Game of Thrones (SPOILERS)

Viperlord

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That's why this episode is fun for all the wrong reasons. Actually, this applies to the season as a whole, come to think of it.
I read someone describing it as the moment where the show turned into the West Wing, with Tyrion somehow winning the day with one speech, and that does seem an apt summary.

My positive take is that I imagine that if Martin ever actually finishes another book, this ending will probably work with the context filled in and some changes to the order of events. (It seems likely that KL going down in a Dany/Young Grift confrontation happens before the showdown at Winterfell in the books)

The biggest problem with the Bran-as-King ending wasn't the concept, it's just that show Bran long since lost anyone's interest or affection and then did nothing in the story to justify earning the spot.
 

Viperlord

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Anyway, I originally came here to share this tidbit as to how the elective monarchy is likely to play out. New Acquisitions: Elective Monarchy and the Future of Westeros


What then does the future hold for the Six Kingdoms? I see a few paths:
First: and I think most likely, the Austria/Prussia solution: the Starks continue to interfere in the elections, dividing the Six Kingdoms, while slowly chipping away at them. At some point, the Stark claim on the Riverlands is pressed successfully, decisively shifting the balance between the two kingdoms. At some point, the Starks use their vote (as Lord of the Riverlands) to get another Stark made king, and then another and then another, until the Six Kingdoms are subsumed into the North in a personal union. Unlike weak king Bran, the future ruler of the North (let’s call her Queen Arya II) already has a strong base of power outside of the Six Kingdoms and the Crownlands, much like the Austrians and the Prussians, which she can use to rip away the autonomy of the constituent kingdoms. The wheel breaks at last, beneath the boot of an Empire of the North.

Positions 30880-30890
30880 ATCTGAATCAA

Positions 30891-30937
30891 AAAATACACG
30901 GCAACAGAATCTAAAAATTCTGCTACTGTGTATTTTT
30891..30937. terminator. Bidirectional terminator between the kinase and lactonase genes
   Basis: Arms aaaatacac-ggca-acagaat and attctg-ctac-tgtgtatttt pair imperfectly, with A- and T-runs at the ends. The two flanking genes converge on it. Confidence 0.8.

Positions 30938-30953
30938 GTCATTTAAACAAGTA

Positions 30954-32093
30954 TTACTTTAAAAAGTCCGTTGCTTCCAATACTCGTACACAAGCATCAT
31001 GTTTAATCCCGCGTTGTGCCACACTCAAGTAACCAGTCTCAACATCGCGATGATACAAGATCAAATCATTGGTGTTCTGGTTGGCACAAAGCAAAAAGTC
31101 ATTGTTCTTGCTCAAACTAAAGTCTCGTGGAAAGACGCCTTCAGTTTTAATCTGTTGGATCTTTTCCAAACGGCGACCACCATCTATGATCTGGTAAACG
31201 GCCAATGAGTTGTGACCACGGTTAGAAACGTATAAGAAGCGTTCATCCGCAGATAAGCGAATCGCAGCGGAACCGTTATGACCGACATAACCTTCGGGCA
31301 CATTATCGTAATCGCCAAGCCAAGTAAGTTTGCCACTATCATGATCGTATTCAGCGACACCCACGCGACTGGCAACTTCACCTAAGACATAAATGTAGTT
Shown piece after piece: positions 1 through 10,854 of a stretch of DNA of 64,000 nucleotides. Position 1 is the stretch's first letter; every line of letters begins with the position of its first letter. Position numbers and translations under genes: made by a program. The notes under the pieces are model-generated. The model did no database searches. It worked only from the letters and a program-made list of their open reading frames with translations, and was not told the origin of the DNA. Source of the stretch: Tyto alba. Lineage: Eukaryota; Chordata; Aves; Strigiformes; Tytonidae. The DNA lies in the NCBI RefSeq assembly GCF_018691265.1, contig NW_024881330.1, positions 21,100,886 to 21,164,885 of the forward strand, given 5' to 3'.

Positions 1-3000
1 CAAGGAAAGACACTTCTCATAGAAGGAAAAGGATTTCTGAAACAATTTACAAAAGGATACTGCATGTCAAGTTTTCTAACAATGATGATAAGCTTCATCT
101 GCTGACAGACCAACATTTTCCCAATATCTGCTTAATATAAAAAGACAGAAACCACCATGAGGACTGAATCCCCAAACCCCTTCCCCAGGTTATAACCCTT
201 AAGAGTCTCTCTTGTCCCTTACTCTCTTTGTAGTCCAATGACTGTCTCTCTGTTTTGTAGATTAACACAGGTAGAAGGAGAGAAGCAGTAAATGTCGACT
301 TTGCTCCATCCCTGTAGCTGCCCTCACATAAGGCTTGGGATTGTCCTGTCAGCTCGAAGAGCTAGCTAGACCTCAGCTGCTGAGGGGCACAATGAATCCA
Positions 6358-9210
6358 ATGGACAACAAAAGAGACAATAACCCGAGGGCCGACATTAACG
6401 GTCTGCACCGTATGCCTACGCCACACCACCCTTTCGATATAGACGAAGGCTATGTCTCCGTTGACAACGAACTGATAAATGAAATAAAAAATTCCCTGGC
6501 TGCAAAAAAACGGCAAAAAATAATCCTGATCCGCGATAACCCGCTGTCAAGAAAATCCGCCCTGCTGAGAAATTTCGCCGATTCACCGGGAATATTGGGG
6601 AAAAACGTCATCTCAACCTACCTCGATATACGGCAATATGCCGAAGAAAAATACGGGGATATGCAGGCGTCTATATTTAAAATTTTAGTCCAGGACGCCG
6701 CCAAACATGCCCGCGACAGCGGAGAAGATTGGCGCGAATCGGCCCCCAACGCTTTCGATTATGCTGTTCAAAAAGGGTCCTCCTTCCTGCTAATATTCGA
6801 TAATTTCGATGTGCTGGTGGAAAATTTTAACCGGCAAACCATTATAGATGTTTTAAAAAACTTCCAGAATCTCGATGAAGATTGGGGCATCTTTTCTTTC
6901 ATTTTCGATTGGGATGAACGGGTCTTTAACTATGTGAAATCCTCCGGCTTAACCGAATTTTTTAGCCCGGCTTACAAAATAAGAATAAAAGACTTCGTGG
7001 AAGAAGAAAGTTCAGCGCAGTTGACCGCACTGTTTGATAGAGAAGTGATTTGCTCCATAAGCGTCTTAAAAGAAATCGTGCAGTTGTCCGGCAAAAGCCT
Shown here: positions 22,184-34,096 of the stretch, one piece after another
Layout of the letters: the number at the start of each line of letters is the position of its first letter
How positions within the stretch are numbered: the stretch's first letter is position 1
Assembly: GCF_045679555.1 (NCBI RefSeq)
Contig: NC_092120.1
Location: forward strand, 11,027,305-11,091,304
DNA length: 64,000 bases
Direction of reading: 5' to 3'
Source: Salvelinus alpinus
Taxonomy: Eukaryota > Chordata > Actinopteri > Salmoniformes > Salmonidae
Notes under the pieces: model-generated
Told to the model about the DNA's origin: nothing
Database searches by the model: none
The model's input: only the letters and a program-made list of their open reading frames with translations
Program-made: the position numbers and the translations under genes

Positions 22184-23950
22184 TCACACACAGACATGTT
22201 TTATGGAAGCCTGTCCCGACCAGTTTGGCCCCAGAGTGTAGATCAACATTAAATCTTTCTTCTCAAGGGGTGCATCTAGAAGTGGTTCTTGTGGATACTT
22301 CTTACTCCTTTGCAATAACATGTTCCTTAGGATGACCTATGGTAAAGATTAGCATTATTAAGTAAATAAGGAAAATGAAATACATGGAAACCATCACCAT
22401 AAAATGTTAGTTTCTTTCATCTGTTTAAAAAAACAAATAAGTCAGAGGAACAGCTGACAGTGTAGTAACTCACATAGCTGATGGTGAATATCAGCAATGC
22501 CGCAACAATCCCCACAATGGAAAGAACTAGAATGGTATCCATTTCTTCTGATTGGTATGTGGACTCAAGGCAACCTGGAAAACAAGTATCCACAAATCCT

This is essentially what happened to the elective monarchy of Bohemia. One of the largest states of the Holy Roman Empire, Bohemia was also a kingdom and had an elected king. In the 1520s, they elected the Austrian Archduke Ferdinand to the kingship, and afterwards the Austrians Habsburgs, with their greater power and wealth were able to ensure the election of a succession of Habsburgs to the throne. In 1620, the Bohemians (many now Protestant) decided they had had enough of the Habsburgs (who were quite Catholic), but it was too late – an effort to elect a non-Habsburg triggered an invasion of Bohemia, cementing hereditary Habsburg control of the kingdom.

Second: Bran is too weak, militarily, to hold the Six Kingdoms together, and they dissolve into their constituent elements. Recognizing the danger of the North, this probably creates a shifting set of alliances to both jockey for power in the South and try to keep the North out, creating a system of interstate anarchy in which (to borrow Kenneth Waltz), “war is normal.” Nothing changes, the wheel turns again and again and again.

Third: The Lords of the Six Kingdoms, recognizing the grim futures available to them (and probably under pressure from the North), pull together behind a single dynastic claimant to the throne – probably a Baratheon (because the memory of Robert’s long summer will, over time, imbue his rule with a sort of friendly glow) descendant of Gendry. The new Baratheon monarchs will be endlessly troubled by Lannisters and Starks with competing claims to the throne and with the North – if a Targaryen claim can survive in exile, why not others? The wheel turns.

In short, I have no expectation that this new elective system in the Six Kingdoms will endure long. Ironically, almost anyone at the meeting in the Dragonpit, probably including Grey Worm, would have been a better choice for first elected monarch, over Bran.
The fundamental problem here is that Westeros’ problems arise out of its culture and norms, not from who sits on the Throne. Varys was always, in a way, wrong – the fate of millions never depended on who sat on the throne, it depended on the nature of that rule. We saw no evidence of any steps taken to change that. If anything, Lord Bronn will provide the sterling example of conquering lords and military adventurers for centuries to come, as House Blackwater became potentially the strongest House in the Six Kingdoms through pure violence, unfettered by loyalty or honor. So long as that kind of rule – personal rule through military performance – remains the gold standard of kingship, the violence will not stop here.